by Marsha Forest, Jack Pearpoint and John O'Brien
We get phone calls that have a disturbing consistency. "Can you send me information on the Circle of Friends Program? I want my school to set up a Circle of Friends Program for my child."
We think people often confuse the simple but powerful tool - the Circle
of Friends Exercise - with the actual building of a circle of friends.
The exercise, developed and used over the years by Marsha Forest, Jack
Pearpoint, Judith Snow and John O'Brien, asks people to look deeply and
closely at those in their lives, and as a visual aid, to make a chart of
who is in your life - in the first, second, third and fourth level of your
circles. We did this originally to demonstrate that for too many
people with disabilities, there was only a fourth circle of paid personnel
in their lives. The 'fourth circle' people were not bad people.
It is simply a fact that they are involved with a person's life because
of their jobs.
This profound exercise, which can take an hour or a day, opens insights to people about what they want their life to look like. It gives insights into what and who is missing in your life - what you really want your life to look like. It is a tool that is a major catalyst for change. But this tool, which increases clarity, does not build a friendship. It is not a program, it is a tool.
A circle may begin with ideas triggered by using the Circle of Friends tool - and result in simple practical steps - a visit to a neighbour, or a call to a friend. It really begins by being vulnerable to yourself and others. It never begins with your child or student, but always with you the adult. Families whose children have the chance of friendship are families where the adults have relationships in their lives. Numbers don't count. The importance is quality, loyalty and love.
Yes it would be wonderful for our school systems to build in the notion of fostering friendships for all children. But this is much too important to wait for schools to conclude the debate about what school is for. In fact, the "friendship stuff" is still not high on the agenda...
We have all been taught a delicate and dangerous 'habit' - thinking that there is an "expert", a professional with the answer. There are (and always have been) some people gifted with wisdom, skills, techniques that may help us. We want to welcome those talents and gifts. But some issues are not "technical stuff", but about people helping people - people helping each other. WE have been doing this for centuries.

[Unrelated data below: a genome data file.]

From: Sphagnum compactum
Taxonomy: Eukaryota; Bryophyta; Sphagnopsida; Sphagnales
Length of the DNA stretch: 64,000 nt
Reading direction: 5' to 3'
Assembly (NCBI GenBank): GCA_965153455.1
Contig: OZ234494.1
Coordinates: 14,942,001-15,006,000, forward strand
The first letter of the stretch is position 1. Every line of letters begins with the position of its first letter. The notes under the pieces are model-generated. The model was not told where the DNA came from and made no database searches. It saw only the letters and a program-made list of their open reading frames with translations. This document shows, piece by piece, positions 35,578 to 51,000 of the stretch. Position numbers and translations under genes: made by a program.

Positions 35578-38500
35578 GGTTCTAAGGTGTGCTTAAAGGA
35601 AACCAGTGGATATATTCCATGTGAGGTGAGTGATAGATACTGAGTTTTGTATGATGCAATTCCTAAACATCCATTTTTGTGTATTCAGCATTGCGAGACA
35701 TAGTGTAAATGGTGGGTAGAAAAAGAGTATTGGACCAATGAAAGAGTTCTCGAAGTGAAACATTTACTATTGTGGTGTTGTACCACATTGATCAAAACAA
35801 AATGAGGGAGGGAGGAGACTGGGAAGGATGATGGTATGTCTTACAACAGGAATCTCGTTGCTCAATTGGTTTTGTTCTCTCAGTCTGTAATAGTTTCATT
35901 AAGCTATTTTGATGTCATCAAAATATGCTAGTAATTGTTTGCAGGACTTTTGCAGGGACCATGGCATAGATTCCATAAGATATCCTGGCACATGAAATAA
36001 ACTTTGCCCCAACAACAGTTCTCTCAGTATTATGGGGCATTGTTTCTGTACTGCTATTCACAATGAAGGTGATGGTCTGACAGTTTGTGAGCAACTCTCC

We are not saying there are NO places where facilitators are hired to assist younger and older students to make friends. There are a few. We think it should be a top priority everywhere - now. But even in the best circumstances, school ends and summer comes. Holidays. Graduation. Kids come and go. Facilitators come and go. It is too risky to put the fabric of relationships for you and your children into the 'care' of such a fragile structure. Circles and friendships exist in the very fabric of life - not in the fourth period on Thursday. Families must be the owner/operators of their circles of support. If schools and other support systems can help - great. But prudent families do not give over control of their children's lives lightly.
But what do I do? That is a good place to start.It is time to gather your closest allies and ask, "What do WE do?" There are churches and neighbourhood groups. There are self help groups. There are neighbours and school people. There are good people all around you. Ask them in for coffee. Feed them and cry with them. That is the start.
Our suggestion is to sit quietly with the issue. Think about it with another person. Then ask a third. Then a fourth. Now you are on your way. Laugh and cry together. There are books and videos to give you ideas. But the action starts around your kitchen table or in your living room. There is no one answer. There is no 'program'.
We wish you the best on this quest which indeed is the most important
thing you can do for your own life and the lives of your children.
This article was derived from a piece originally published
in Inclusion News 2000, an International Publication from Inclusion Press